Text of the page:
When the outflow of a pump is occluded, the pressure will rise until it exceeds a specified pressure. The time required to achieve this pressure is determined by the elastance of the tubing and the flow rate. The resistance of an occluded system should be nearly infinite; however, adding a secondary infusion may provide a pressure relief, particularly if the tubing does not include a check valve. When highly compliant extension sets are used to extend drug infusion lines, a considerable volume can be infused before the alarm threshold is reached. Use of such extension sets should be avoided.
Alarms can be intrusive and interfere with the anesthesiologist attending to critical functions10; manufacturers have responded with a range of features that are intended to improve usability. The Alaris SE system (Carefusion, San Diego, CA) has a special “Anesthesia” mode that allows the user to deliver boluses and set extended alarm limits: in this mode, the occlusion alarm threshold on the 8100 module is 525 mm Hg, which is useful when delivering boluses. A better approach is to use the “pump” setting, which increases the threshold to 525 mm Hg at high flow rates, but returns to 300 mm Hg at low flow rates. An explanation of occlusion detection with the Alaris SE is available from Carefusion.11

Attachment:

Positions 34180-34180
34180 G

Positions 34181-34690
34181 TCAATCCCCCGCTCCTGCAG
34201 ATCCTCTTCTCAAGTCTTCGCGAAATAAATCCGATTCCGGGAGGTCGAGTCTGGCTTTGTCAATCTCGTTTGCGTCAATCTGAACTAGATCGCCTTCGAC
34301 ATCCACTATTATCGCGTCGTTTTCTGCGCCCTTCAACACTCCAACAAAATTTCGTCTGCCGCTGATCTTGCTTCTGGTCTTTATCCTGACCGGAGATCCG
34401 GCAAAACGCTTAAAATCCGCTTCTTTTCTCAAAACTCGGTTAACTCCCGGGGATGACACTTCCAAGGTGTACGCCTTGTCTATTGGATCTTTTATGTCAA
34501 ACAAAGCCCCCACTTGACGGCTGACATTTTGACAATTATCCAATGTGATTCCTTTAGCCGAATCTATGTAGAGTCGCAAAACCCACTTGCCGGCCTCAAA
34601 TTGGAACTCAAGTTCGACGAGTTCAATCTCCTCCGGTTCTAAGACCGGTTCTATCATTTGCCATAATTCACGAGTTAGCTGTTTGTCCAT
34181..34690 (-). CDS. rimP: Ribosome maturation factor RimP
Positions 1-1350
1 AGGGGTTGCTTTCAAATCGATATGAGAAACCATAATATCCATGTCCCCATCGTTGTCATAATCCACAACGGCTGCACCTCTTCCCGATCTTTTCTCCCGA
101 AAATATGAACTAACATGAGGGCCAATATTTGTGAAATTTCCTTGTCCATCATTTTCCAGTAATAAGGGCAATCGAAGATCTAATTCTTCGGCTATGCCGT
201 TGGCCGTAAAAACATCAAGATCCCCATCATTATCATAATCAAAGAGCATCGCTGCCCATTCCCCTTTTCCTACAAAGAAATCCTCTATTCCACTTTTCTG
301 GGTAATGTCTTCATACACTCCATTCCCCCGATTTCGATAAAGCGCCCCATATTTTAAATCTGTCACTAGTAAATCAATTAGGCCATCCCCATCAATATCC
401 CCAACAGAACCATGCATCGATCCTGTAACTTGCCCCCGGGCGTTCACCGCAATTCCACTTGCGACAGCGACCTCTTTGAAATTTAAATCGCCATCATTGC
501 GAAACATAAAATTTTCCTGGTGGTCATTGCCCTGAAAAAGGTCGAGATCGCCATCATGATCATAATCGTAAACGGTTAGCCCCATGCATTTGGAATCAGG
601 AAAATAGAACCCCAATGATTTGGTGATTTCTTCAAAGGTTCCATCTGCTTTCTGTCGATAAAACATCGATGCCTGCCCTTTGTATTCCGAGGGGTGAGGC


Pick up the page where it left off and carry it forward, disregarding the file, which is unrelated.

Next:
Detection of infiltration requires estimation of hydraulic resistance, which can be performed by measuring the pressure at 2 or more flow rates and determining the slope of the line. The ability to detect infiltration by estimation of resistance is incorporated into the Alaris SE pump system. When the status light is cycling from green to yellow, the pump is assessing resistance, and it may be prudent to examine the IV site.